Tim Conway: Just South of Genius
That laughter was more often than not the result of watching this man.
Oh for the days when comedy did not entail blasphemy and single entendres whose meaning could be gleaned by a coma patient.
Lonely Hearts: Noir in Sepia Tones
What? You've not heard of this film? No matter. This sordid and often repellant 1940s detective picture, based on the true story of Lonely Hearts killers Ray Fernandez and Martha Beck, is one script draft short of an L.A. Confidential. (David Mamet or William Goldman, call your respective offices.)
Two Long Island homicide detectives—Travolta and Gandolfini—get caught up in what is apparently a job for the "bunco" squad. A sad-sack con artist—Leto—seduces lonely single women into believing he's the man of their dreams, only to empty their bank accounts and move on. Problem is, once Hayek latches onto Leto, playing along as his spinster "sister," with all the possessiveness of a neurotic carbuncle, they begin empting bullets into their pathetic, lonely dupes.
What could have been an interesting psychological thriller is just a sordid mess, as the characters are never fleshed out and the social milieu given justice to make this into even Chinatown's sickly granddaughter.
While there are a couple of tense, fun turns between Travolta and Gandolfini, they never evolve into anything deep or significant. I would like to see these two paired again in something richer.
If anyone steals the film, though, it's Hayek—a lovesucking sociopath who does her earnest best to render a distaff version of Denzel Washington's psycho cop from Training Day. She manages to transcend the stereotypical Latin spitfire with an affecting emotional duplicity that's played strictly through the eyes. She almost makes the film worth the ten bucks.
Almost. A volatile dame, hardboiled bombast, and buckets o' blood do not a first-rate crime thriller make. And the last-minute short-circuited death-penalty introspection rang as false as Scott Caan's profane swagger.
I give this film 65 Theses.
How many of you believe that Travolta has become an infinitely more interesting actor since he's packed on forty or fifty? Yes—fat, the secret weapon in reviving a burned-out disco-era career. From Look Who's Talking to Pulp Fiction to Michael, Phenomenon, A Civil Action, and Primary Colors, an excess of avoirdupois has aided and abetted Mr. Travolta's screen presence in more ways than one. And I can't wait to see him as Divine's successor in the upcoming Big Screen version of the Broadway version of the original film version of John Waters' Hairspray, recognizing, of course, that cross-dressing is definitely a transgressive afront to good taste, decency, and the American way. But just keep telling yourself that the Brits built a mighty empire on such shenanigans. (Although there were exceptions to this rule: Britain's collapse in the Third Afghan War, of 1919, is often attributed to its troops dressing as Yum-Yum, Bo-Peep, and Pitti Sing from The Mikado, a startling raiment tactic that only emboldened the Afghan khan, who took to dressing as Hroswitha of Gandershiem, for reasons known only to the khan and his mother, Pearl.)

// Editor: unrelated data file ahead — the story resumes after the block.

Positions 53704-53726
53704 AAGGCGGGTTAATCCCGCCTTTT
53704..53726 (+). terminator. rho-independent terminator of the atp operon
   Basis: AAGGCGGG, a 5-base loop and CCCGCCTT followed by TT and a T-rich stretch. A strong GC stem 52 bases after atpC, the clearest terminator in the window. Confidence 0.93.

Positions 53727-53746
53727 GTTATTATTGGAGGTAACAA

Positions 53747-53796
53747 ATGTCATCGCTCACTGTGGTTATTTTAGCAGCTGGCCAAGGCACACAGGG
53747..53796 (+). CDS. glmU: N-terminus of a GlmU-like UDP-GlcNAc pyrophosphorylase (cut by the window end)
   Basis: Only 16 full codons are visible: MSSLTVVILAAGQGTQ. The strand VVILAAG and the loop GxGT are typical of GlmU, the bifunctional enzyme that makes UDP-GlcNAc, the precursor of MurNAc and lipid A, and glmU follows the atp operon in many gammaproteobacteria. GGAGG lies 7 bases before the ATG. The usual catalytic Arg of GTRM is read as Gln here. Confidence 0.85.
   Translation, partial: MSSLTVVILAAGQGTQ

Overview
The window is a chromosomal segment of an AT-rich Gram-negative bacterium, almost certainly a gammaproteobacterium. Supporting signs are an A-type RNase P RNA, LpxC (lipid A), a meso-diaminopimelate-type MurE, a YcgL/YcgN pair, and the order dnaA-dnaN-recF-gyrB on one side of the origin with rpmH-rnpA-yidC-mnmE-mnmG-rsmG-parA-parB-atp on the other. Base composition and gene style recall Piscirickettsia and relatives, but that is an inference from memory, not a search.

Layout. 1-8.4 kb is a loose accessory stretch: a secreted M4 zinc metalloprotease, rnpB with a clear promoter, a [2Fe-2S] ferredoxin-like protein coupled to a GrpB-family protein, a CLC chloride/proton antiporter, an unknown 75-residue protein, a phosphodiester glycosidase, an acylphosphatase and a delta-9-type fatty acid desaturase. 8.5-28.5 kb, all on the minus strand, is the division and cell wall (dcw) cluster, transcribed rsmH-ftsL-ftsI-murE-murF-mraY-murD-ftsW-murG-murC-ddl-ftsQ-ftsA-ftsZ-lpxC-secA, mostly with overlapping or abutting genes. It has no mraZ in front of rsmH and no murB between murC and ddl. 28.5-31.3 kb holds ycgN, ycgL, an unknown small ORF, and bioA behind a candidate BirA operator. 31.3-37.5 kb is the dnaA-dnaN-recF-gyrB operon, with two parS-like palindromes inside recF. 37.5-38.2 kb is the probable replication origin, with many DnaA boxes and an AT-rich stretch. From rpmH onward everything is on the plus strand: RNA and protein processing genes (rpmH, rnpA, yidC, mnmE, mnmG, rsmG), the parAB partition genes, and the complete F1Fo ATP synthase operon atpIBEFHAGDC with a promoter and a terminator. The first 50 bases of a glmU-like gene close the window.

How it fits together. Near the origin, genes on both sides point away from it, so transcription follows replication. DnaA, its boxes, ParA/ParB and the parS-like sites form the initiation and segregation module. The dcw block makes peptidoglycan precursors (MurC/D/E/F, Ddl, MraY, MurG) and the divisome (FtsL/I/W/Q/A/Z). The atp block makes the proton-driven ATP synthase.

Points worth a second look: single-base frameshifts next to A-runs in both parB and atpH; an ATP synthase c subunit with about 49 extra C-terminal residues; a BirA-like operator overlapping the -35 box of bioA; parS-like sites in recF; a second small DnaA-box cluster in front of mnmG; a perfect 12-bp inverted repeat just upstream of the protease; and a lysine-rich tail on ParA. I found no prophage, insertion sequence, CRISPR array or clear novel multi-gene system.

No Doubt This Will Be Good
As I wrote sometime ago, this was a well-crafted and most compelling work of drama and psychological intrigue, which Shanley will adapt himself.
I smell Oscars. (Or is that my lunch? Ach!)
April 21, 2007
The 68-year-old Mr. Knievel admitted to a vague belief in a "god" while running from His Son—but you cannot outrun the Light.
I dare say the former daredevil's public baptism and witness to his newfound faith in and love for Christ was by far the bravest act of his life—a mighty leap of faith, in which he was upheld by the hidden God and propelled by power of the Spirit.
Let this be a lesson to all those who revel in their youth, strength, celebrity, and wealth—"You fool! This very night your life is being demanded of you. And the things you have prepared, whose will they be?"
Fracture: Hannibal Lecter Lite
A gifted public prosecutor (Ryan Gosling), on his way to the high-life of a swanky private firm, takes this case as one last exercise in civic duty. A no-brainer—the guy confessed. They have the gun. He can lock this up with one brain tied behind his back.
The thing is, he can't convict. The confession was made to a detective who just happened to be the now-comatose shooting victim's lover. The shooter says he confessed under duress. And the gun that was found on the premises? Never been fired.
Fracture is a quiet, deliberate, and smart Columbo-like thriller, with Anthony Hopkins enjoying life as Hollywood's go-to supergenius criminal. Gosling brings just the right combination of youthful overconfidence and wounded pride to his role as a young master of the universe watching the effects of entropy destroy everything he's worked for.
The Hollywood tricks are feinted at, then rejected, keeping you guessing. There is no deus ex machina. Could this monster possibly get away with attempted murder? (Keep the attempted in the back of your mind.)
Catch this while you can. It probably won't break box office records and may not last long, which is a shame, but predictable. Not much in the way of violence, no nudity, just mind games. Not exactly the stuff of video games.
I give this film 85 Theses.
One quibble: What does a recently fired gun feel like?
April 20, 2007